How to Mitigate the Risks of SaaS

Given the hubbub around Software as a Service (SaaS), you’re forgiven if your head is in the clouds. Also known as cloud computing, SaaS is the delivery of a business management solution online.Given the hubbub around Software as a Service (SaaS), you’re forgiven if your head is in the clouds. Also known as cloud computing, SaaS is the delivery of a business management solution online.

The pros of using SaaS can be compelling, particularly for a company lacking the budget required for the hardware or IT personnel required to manage your own solution. Your information is stored in a data center by a third-party server and you pay a monthly fee to utilize their system, similar to paying for a utility or cable access in your home.

However, there are potential risks to SaaS. Make an informed decision by thinking through these risks and how to mitigate them.

1. Vendor Longevity

If the vendor goes out of business, it can be tremendously disruptive to your business. Checking out their financial standing, client references, management biographies, customer base, blog posts and media coverage can help give you a sense of their longevity. Consider what your plan would be to continue your operation if the vendor’s operations are suddenly shut down.

2. Fit with Your Needs

Ensure the SaaS application will fit your workflows and business requirements now and as your needs evolve. With some providers you may be limited to a one-size-fits-all solution, restricting you to only out of the box functionality and no additional third-party add-ons which may be important to your business.

3. Options for Customization

Establish what if anything can be customized for you as it can vary depending on the vendor. Workflows and transaction definitions, data fields, domain options and branding are just a few areas where customization may be an option. Who can access what data (permissioning) and application extensions are also worth asking about.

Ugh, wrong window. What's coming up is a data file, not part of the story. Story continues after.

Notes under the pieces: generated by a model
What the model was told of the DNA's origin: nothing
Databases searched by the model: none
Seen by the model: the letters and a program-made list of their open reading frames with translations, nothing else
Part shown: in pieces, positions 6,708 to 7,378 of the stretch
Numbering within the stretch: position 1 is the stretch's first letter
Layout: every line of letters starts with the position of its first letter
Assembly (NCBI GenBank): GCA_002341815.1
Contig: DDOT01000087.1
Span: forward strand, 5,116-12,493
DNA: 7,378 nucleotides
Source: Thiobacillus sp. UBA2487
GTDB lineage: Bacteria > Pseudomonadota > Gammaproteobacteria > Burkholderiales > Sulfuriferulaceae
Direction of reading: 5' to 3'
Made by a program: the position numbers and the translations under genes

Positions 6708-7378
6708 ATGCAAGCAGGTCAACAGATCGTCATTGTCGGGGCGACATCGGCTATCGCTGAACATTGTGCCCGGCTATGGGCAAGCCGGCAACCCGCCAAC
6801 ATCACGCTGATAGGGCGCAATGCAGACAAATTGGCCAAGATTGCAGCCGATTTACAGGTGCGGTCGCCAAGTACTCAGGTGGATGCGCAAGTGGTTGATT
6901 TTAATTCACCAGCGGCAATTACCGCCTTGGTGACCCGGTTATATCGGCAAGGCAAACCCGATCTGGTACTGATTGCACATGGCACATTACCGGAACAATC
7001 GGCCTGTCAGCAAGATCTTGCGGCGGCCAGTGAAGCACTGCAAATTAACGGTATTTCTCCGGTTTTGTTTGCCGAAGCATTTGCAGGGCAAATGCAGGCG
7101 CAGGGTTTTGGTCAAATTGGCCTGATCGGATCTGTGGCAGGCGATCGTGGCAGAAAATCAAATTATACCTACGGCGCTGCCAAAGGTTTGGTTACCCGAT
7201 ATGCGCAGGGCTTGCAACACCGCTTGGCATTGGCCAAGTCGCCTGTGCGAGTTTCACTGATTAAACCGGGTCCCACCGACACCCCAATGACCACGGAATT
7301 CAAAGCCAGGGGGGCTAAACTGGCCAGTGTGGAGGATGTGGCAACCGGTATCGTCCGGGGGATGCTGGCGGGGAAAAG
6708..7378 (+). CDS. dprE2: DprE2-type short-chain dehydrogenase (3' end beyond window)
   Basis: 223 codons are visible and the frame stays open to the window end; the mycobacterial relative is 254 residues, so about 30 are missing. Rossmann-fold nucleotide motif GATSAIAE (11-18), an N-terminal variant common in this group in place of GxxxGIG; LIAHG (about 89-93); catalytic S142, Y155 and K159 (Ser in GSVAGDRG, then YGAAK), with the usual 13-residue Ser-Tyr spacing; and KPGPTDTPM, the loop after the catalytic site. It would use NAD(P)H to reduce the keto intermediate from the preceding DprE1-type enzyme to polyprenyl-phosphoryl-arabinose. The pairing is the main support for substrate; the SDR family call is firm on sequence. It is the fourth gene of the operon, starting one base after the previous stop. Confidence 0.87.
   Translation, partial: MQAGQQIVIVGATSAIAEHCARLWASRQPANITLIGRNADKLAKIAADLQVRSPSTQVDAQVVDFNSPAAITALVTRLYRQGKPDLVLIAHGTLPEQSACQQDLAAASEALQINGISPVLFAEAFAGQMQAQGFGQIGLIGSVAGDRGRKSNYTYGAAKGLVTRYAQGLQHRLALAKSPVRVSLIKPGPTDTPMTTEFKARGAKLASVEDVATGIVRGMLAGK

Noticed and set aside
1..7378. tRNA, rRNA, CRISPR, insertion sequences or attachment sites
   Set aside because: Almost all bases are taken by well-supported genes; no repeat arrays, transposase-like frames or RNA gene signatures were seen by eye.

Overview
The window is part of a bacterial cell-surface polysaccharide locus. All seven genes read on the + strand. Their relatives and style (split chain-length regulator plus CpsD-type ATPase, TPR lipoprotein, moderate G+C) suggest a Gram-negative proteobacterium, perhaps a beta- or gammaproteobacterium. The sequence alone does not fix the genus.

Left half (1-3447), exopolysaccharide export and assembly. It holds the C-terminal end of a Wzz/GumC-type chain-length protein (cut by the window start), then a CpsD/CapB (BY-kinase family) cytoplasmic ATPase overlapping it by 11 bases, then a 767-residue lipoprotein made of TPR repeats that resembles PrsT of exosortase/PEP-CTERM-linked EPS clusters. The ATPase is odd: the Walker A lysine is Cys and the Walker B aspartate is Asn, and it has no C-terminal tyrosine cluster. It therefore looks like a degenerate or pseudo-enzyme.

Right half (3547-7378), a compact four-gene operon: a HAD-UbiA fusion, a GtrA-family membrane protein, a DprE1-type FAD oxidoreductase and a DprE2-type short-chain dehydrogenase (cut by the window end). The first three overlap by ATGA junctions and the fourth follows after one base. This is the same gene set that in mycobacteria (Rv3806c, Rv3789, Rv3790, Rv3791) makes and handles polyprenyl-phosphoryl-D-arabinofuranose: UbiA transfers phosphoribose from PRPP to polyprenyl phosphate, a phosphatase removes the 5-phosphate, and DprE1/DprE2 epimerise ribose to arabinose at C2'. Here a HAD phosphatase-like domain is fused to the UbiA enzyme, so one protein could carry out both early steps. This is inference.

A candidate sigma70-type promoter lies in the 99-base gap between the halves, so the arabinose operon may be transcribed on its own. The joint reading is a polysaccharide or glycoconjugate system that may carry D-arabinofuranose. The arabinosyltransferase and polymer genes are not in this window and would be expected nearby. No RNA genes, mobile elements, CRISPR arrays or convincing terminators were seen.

4. Will it Integrate with Legacy Applications?

If you have existing SaaS applications that you still wish to use, ask how integration is handled.

5. Application Performance

What is the vendor’s disaster recovery strategy? Are multiple copies of your data stored in different geographic locations just in case the system goes down?

6. Anticipated Downtime

Ensure offline time due to maintenance is minimal.

7. Data Security

Go deeper than a simple overview of their policy. Can they meet your industry-specific compliance requirements? Ask for encryption level and authentication protocol details. Establish how technicians are vetted and their overall data center procedures.

8. Data Ownerships Terms & Policies

What happens if you cancel service with or delete data from the application? Ensure your data remains yours.

9. User Data & Information Privacy

Will your data be used for the vendor’s advertising or other promotional purposes? Do they sell data to third parties? What are the federal privacy laws in the countries where the vendor’s infrastructure sites are located?

10. Shared vs. Dedicated Environment

There are two base hosting models: dedicated and shared. In a dedicated environment the customer has their own Windows Server(s) and databases for their organization’s use; in a shared model a single Windows Server is shared among multiple clients. There are pros and cons to each model, but you should be aware of which one the hosting provider is proposing to you and that you understand the advantages and disadvantages to each.